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Economy in Brief

U.S. Chicago Business Barometer Dropped Sharply in September
by Kathleen Stephansen, CBE  September 30, 2022

• Production and new orders plummeted during September.

• Employment weakened and supplier delivery speeds eased.

• Price index softened.

The ISM-Chicago Purchasing Managers Business Barometer dropped to 45.7 in September after having edged up to 52.2 in August. An index level of 51.7 had been expected in the Action Economics Forecast Survey. Haver Analytics constructs an ISM-Adjusted Chicago Business Barometer with methodology similar to the ISM Composite Index. This measure dropped to 47.9 in September following the 56.4 reading in August.

The production index plummeted to 44.5 in September from 54.9 in August. Only 19% of (NSA) of respondents reported higher production, while 31% reported a decline.

The new orders index dropped to 42.2 this past month after rising moderately to 48.9 in August. Twelve percent of respondents (NSA) reported increased orders and a lessened 27% reported a decrease. The order backlog index dropped to 41.9 after a reading of 54.5 the prior month. The inventories index eased to 53.0 in September down from the 61.6 surge in August.

The employment index fell to 40.2 from 54.6 in August and reached below the February low of 43.5. Only 9% of respondents (NSA) reported higher employment while a higher 29% reported less hiring. Also moving down this month was the supplier deliveries index to 59.8 from 62.1 in August, reaching the lowest reading since July 2020. Thirty-one percent of respondents (NSA) reported slower product delivery speeds while 9% reported faster delivery speeds.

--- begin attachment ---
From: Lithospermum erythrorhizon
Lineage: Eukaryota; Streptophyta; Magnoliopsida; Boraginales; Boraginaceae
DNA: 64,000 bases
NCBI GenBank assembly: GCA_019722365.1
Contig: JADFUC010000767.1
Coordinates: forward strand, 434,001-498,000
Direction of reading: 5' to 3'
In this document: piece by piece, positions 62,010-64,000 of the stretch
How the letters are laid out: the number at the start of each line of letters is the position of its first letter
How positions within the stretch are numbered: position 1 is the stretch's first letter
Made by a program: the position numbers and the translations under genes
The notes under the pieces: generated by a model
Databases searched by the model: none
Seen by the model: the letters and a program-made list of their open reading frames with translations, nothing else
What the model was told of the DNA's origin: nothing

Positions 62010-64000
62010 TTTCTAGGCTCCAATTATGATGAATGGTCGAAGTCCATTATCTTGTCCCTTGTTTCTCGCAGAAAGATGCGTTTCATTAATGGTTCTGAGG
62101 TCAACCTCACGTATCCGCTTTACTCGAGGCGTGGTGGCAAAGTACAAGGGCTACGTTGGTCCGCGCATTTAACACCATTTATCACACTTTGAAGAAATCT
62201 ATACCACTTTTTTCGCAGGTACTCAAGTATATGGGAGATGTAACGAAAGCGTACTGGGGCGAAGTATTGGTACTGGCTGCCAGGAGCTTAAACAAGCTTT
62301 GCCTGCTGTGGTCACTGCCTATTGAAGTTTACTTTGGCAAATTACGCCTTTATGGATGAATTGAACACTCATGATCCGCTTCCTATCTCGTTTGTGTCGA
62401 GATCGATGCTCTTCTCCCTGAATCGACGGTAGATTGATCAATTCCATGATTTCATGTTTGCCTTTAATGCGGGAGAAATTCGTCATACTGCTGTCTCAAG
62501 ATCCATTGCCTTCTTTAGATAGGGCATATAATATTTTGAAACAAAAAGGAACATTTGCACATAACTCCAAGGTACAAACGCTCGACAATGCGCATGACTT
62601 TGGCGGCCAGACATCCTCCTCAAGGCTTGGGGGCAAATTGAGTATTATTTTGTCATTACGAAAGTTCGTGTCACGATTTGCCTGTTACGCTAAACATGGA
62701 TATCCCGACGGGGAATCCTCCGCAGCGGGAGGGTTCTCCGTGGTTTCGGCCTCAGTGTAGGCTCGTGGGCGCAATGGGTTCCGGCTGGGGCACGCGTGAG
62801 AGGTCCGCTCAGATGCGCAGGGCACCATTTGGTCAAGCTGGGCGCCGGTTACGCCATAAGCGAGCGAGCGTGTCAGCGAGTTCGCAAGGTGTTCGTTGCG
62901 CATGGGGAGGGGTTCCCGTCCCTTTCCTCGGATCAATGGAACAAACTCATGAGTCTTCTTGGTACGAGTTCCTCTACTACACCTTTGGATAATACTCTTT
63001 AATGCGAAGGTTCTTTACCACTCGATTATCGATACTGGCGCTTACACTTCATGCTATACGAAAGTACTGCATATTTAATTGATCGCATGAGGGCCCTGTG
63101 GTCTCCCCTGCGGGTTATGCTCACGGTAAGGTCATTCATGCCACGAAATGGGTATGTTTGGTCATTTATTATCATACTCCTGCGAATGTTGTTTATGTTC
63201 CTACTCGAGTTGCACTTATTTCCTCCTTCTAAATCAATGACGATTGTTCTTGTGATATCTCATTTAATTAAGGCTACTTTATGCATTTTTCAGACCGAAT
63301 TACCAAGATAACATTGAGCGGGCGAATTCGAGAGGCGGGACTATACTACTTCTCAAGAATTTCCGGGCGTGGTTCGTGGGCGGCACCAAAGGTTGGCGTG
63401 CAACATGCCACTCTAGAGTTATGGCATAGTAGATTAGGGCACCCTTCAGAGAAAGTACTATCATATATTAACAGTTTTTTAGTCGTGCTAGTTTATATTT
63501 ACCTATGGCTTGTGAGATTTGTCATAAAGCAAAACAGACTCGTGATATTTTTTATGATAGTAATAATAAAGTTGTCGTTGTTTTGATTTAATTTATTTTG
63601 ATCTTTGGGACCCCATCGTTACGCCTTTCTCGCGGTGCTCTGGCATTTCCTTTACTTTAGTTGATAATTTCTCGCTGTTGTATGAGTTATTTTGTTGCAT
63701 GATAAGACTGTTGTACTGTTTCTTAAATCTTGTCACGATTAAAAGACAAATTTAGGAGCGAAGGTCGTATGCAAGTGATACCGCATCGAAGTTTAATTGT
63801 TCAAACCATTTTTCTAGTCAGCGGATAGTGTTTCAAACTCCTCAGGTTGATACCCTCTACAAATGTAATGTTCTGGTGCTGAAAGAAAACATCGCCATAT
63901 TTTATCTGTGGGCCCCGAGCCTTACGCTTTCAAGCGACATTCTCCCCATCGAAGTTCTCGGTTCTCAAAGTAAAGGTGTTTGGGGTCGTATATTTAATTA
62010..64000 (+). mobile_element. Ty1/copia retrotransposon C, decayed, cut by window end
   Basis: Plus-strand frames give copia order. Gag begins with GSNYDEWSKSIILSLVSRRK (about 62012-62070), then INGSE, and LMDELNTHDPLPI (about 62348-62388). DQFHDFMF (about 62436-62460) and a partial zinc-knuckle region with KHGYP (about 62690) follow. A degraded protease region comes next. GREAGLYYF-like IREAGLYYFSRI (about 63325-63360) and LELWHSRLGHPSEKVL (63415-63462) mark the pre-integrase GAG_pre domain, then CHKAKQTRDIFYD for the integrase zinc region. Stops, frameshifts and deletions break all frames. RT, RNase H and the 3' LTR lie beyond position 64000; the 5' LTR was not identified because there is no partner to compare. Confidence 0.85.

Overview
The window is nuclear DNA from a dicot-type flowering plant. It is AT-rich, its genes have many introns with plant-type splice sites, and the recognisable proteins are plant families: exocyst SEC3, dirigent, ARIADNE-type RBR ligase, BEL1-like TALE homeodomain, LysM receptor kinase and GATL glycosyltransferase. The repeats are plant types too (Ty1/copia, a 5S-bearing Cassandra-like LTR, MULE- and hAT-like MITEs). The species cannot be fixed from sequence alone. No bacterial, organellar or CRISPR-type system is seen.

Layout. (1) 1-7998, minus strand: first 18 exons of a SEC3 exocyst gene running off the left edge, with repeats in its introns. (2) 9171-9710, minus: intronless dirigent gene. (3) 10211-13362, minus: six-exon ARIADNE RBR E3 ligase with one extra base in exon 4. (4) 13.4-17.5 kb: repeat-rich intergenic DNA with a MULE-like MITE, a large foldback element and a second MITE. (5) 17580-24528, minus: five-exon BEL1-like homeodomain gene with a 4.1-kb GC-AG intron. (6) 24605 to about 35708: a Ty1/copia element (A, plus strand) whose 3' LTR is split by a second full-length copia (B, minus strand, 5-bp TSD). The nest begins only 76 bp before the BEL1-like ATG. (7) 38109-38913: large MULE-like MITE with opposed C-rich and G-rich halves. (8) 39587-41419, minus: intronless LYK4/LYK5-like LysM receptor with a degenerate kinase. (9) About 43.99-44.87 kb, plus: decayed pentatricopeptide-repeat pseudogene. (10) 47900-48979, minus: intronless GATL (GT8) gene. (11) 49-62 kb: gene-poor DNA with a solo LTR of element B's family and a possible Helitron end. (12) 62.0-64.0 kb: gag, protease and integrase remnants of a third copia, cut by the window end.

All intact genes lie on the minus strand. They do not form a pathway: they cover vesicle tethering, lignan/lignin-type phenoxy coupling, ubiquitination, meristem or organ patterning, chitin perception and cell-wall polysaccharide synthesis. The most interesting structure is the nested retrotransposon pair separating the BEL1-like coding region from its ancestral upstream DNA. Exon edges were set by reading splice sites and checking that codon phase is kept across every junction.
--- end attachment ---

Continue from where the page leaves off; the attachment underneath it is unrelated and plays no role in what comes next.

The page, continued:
Inflation pressures are easing moderately. The prices paid index eased to 74.1 in September from 81.8 in August. This was the lowest reading since November 2020, though it remains sharply higher than the April 2020 low of 48.7. A lessened 56% (NSA) of respondents reported higher prices paid while 9% reported price declines.

The Chicago Business Barometer is considered to be a leading indicator of the U.S. economy. An indicator reading above 50 indicates expansion while below 50 suggests contraction. Summary data are contained in Haver's USECON database with detail including the ISM-style index in the SURVEYS database. The expectations figure from the Action Economics Forecast Survey is in the AS1REPNA database.

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